In the Gothenburg area (Sweden) there are several really good street photographers, we kind of blend and mix in an unofficial photography network. I thought I’ll introduce some of them to you. First up is Agneta Dellefors Rydén. Pic in top is called “selfie”
– It’s happening here and now. You don’t notice it, but there’s an non-staged play constantly going on, lacking both director and script.
It’s her own words, at a exhibition she’s currently having at Scandinavian Photo in Mölndal, just south of Gothenburg. If you’re close by, I strongly recommend you to go there. One reason is that almost all pics are better printed and hung on a white wall, but the main reason is of course that she’s a great photographer.
Her eyes spot both details and whole pictures, and her imaging is just as good. I believe she’s really good at the postproduction as the exhibited pics all are balanced, funny or intriguing – and sometimes all of that. She was kind enough to let me publish two of her pics from the exhibition. The one below is a real favorite…
Silly or not, I’m glad that someone else like to share my pics. Sometimes (on Instagram) I add the hashtag #Shootoff and some of those pics get shared. These are the latest nine pics that got shared by Shootoff. And my normal 20-40 likes/pic add upp to a little more. Nice.
Can you guess which of these nine that got the highest acclaim?
So. Did finally get to muster up enough energy to create a few projects pages; London, Berlin, Amsterdam and Gothenburg and a gallery for street portraits. You find the pages under the meny “Portfolio/Projects” above.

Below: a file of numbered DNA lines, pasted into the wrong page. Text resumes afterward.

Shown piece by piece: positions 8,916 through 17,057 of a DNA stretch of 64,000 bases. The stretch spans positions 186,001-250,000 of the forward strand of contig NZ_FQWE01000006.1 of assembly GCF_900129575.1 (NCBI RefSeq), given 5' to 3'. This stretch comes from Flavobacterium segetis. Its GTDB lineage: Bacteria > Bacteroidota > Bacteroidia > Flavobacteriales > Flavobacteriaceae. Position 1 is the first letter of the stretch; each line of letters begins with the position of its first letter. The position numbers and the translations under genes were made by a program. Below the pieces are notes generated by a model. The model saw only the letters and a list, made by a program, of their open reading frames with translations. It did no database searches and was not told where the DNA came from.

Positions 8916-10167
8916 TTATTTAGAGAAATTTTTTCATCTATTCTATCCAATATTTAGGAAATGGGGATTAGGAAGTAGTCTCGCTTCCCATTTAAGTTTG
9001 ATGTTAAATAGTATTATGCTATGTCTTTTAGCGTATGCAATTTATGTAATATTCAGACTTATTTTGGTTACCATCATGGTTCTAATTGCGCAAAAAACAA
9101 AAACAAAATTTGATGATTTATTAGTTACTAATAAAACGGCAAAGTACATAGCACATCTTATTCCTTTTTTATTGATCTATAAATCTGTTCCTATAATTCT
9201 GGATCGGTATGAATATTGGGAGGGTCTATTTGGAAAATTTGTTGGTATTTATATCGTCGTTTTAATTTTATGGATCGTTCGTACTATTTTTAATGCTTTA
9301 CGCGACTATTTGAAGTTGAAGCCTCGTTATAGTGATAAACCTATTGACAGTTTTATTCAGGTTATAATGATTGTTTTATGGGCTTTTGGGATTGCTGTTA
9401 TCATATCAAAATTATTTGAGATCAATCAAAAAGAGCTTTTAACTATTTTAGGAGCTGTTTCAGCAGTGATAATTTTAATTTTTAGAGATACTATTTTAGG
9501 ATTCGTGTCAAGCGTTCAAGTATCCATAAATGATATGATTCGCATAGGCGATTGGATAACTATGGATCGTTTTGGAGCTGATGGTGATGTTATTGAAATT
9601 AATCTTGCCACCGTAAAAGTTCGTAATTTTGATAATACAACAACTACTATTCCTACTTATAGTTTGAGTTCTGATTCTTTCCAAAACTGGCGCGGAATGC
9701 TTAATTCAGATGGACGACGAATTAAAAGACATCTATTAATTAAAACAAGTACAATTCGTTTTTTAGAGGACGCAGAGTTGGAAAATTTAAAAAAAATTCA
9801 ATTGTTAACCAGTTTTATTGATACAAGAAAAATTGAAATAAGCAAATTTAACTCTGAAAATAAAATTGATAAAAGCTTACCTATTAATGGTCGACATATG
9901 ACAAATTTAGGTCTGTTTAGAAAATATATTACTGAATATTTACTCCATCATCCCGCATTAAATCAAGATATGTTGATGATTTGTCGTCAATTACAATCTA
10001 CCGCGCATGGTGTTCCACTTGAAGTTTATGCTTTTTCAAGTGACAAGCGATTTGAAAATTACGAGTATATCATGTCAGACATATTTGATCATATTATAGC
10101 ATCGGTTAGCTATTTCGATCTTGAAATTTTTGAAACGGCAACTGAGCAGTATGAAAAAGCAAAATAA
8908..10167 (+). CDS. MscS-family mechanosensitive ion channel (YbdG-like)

There are a whole set of unwritten “laws” in street photography. Me and my friend Daniel Eliasson frankly claims that all these rules sometimes must be broken. It’s the image itself that must decide whether you break the rules or not…
Rule 1: You must take pictures close up and with wide angle lenses.
“Through It All” – taken with a zoom 105 mm lens at a distance:
Rule 2: Street photos are best in black and white.
“On The Move” – It’s the colours that makes this kind of pic:
Rule 3: The sharp picture is the only accepted one.
“Scared Dog” – to be in a scary place, feels unsharp, right?
Rule 4. You should always take frontal pictures of people.
“Finding Angles” – Sometimes a butt is more interesting:
“Luncheon Profiles” – profiles are not frontal, are they?
Rule 5. You shouldn’t as a street photographer be seen.
“iPad Break” – to get depth in this “Through window” shot, I let the ghostly image of myself appear:
Rule 6. The composition of the original pic shouldn’t be altered.
“Over Shoulder” – the original shot:
“Over Shoulder” – cropped, to get the effect of “dominating eye”:
These are just a few of the unwritten “rules”, there are some more. They are good to know, but don’t worry to much. Ok?
At the “Denkmal für die ertmordeten Juden” in Berlin (the Holocaust monument), you do think a lot. One of the few public places that I’ve been very restricted with my camera. I guess the place got to me too.